Industry perspectives: Preventing malicious use of AI
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Policy analyst at OpenAI, a non-profit AI research company
“There is a lot of potential for AI to be misused. AI could analyse social networks and automate the process of creating targeted phishing messages. This won’t happen overnight — natural language processing is not at human levels of performance — but we need to prepare for these sorts of threats over the next five to 10 years. Among other responses, AI developers might want to adopt norms from the cyber security community. For example, a researcher might disclose a machine learning vulnerability to a potentially affected party before releasing a paper on the topic.”
Head of cyber security at PA Consulting
“In the rush to implement AI, people are not talking enough about how to secure this. That may be starting to change. The big technology companies have started recruiting aggressively in this marketplace in the past six months.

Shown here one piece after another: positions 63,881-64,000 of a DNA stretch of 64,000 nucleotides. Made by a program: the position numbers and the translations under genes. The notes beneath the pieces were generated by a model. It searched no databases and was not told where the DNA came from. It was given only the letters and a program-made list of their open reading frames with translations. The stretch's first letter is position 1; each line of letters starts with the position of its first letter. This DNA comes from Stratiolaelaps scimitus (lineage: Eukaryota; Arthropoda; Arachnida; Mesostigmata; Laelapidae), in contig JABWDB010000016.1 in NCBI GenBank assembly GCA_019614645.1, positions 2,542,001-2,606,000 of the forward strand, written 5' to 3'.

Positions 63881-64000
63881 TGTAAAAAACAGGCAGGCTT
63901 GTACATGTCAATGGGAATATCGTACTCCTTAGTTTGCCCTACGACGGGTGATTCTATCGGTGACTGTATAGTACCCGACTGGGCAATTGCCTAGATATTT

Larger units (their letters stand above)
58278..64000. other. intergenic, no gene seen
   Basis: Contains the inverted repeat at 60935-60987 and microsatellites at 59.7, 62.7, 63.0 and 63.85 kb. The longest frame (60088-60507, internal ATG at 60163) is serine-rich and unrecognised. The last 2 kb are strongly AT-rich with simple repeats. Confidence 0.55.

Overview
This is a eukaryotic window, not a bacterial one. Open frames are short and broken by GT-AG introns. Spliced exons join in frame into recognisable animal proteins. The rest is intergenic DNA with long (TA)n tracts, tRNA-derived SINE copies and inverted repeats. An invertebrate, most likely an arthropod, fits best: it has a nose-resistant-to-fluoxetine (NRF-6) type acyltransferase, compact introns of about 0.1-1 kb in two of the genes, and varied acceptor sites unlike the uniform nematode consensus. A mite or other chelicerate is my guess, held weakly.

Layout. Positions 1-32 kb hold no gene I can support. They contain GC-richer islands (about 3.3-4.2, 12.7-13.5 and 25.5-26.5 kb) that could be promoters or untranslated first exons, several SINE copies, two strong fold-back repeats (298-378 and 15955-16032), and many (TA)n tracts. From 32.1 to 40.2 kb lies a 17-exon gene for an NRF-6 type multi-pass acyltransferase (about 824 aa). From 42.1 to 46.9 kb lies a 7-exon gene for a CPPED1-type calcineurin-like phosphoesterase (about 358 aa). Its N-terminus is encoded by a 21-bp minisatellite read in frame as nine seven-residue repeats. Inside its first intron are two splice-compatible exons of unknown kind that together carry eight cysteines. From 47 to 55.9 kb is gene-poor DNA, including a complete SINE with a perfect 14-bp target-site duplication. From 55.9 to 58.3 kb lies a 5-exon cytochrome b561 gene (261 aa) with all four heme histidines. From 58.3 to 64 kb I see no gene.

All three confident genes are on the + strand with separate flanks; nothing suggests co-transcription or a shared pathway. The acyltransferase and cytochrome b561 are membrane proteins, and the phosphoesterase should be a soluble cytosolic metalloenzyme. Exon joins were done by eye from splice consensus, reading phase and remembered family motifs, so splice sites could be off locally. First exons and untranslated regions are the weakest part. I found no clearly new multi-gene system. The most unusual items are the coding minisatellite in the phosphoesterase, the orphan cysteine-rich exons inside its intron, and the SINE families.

“To increase security, algorithms have to be less of a ‘black box’. We have to be able to spot deviations in how they work. We should also think about checks and balances for AI that processes sensitive or personal data, such as data on sexual orientation, health or children. There may need to be a human in the loop in these cases.”
The technology company
IBM Security CTO
“Using AI to power cyber attacks, for example to crack passwords faster, is a very real threat. But there are multiple ways to harden AI and make it more resilient to attacks. You can teach it to ignore spikes, for example, and you can run checks to see if inputs have been tampered with.”
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